It seems like Russia will face the same problems that Brazil and South Africa have had before them
The word legacy will be put into almost every country’s bidding documentation, but according to Plumley, there are not many examples of a lasting football legacy happening in the long term. He adds that there is “more evidence to say there’s a lack of legacy rather than a lot of legacy from these events”. However, in big countries like South Africa and Brazil, it is very tough to create a legacy off the back of one event.
Looking forward, it seems like Russia will face the same problems that Brazil and South Africa have had. The cost of the tournament has increased, with the final bill now totalling at least $11.8 billion. Over $5 billion has been spent on stadiums, and at least 17 workers have died on these sites.
The stadium in Kazan cost $439 million and has a capacity of 45,000. The last game the local club, Rubin Kazan, played there attracted 8,000 fans, which means it will need to host commercial and cultural events after the World Cup to make it worthwhile. The Fisht Stadium in Sochi currently has no professional football team to play there and annual maintenance of the stadium could reach $8 million. Russia does intend to cut the capacity of a number of their stadiums after the tournament, but whether it is able to justify the millions of dollars spent on them is another matter. It is easy to look at the examples of Brazil and South Africa and wonder if some of the stadiums in Russia will become white elephants too.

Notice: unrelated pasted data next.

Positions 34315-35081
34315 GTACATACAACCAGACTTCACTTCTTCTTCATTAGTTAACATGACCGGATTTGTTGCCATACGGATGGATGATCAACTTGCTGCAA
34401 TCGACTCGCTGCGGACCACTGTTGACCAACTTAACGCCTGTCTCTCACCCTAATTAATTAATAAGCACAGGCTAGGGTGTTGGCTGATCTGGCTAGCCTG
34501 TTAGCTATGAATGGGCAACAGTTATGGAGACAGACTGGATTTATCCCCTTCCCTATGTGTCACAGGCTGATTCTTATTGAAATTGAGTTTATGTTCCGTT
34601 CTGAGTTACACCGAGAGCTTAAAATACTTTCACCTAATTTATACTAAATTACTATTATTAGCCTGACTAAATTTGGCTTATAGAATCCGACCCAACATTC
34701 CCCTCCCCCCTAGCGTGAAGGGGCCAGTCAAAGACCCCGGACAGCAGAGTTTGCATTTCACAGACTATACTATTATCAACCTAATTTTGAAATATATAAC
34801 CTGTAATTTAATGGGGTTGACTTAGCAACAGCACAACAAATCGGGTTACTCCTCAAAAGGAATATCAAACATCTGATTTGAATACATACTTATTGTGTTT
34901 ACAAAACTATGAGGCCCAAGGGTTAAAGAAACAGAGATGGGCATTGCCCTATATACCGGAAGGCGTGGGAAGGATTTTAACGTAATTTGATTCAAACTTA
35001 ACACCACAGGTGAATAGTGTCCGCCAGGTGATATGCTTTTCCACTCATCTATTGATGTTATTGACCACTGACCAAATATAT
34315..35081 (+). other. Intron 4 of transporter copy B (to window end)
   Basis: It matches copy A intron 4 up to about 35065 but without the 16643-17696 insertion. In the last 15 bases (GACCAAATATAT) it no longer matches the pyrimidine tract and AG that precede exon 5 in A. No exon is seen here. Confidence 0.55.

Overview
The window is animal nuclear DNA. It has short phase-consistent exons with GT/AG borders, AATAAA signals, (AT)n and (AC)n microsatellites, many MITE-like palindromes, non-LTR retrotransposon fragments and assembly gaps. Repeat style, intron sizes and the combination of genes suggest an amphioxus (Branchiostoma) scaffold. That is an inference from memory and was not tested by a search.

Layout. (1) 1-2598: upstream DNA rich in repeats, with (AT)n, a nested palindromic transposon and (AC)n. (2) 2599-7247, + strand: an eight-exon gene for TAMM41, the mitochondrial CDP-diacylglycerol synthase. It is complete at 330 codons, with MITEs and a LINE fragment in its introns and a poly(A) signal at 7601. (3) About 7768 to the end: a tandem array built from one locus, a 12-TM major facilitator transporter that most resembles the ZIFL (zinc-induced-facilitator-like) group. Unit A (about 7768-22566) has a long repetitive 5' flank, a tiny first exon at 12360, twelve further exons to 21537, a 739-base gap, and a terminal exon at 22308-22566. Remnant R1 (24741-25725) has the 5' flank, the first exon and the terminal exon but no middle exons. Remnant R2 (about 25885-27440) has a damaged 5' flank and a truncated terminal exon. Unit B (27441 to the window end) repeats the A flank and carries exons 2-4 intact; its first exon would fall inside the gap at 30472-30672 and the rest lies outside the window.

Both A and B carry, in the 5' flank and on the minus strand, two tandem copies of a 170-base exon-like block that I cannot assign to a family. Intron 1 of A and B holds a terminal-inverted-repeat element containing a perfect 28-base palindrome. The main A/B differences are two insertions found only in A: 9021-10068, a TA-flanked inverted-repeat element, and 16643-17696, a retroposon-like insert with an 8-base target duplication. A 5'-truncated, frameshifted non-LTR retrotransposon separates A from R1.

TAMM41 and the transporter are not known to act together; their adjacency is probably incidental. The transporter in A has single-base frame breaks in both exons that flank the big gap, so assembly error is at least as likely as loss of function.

Qatar, hosting the World Cup in 2022, won’t be perturbed by the cost of the tournament as it has considerable financial resources and wealth behind it that other countries don’t have. At least $10 billion will be spent on stadiums, and that number is likely to rise.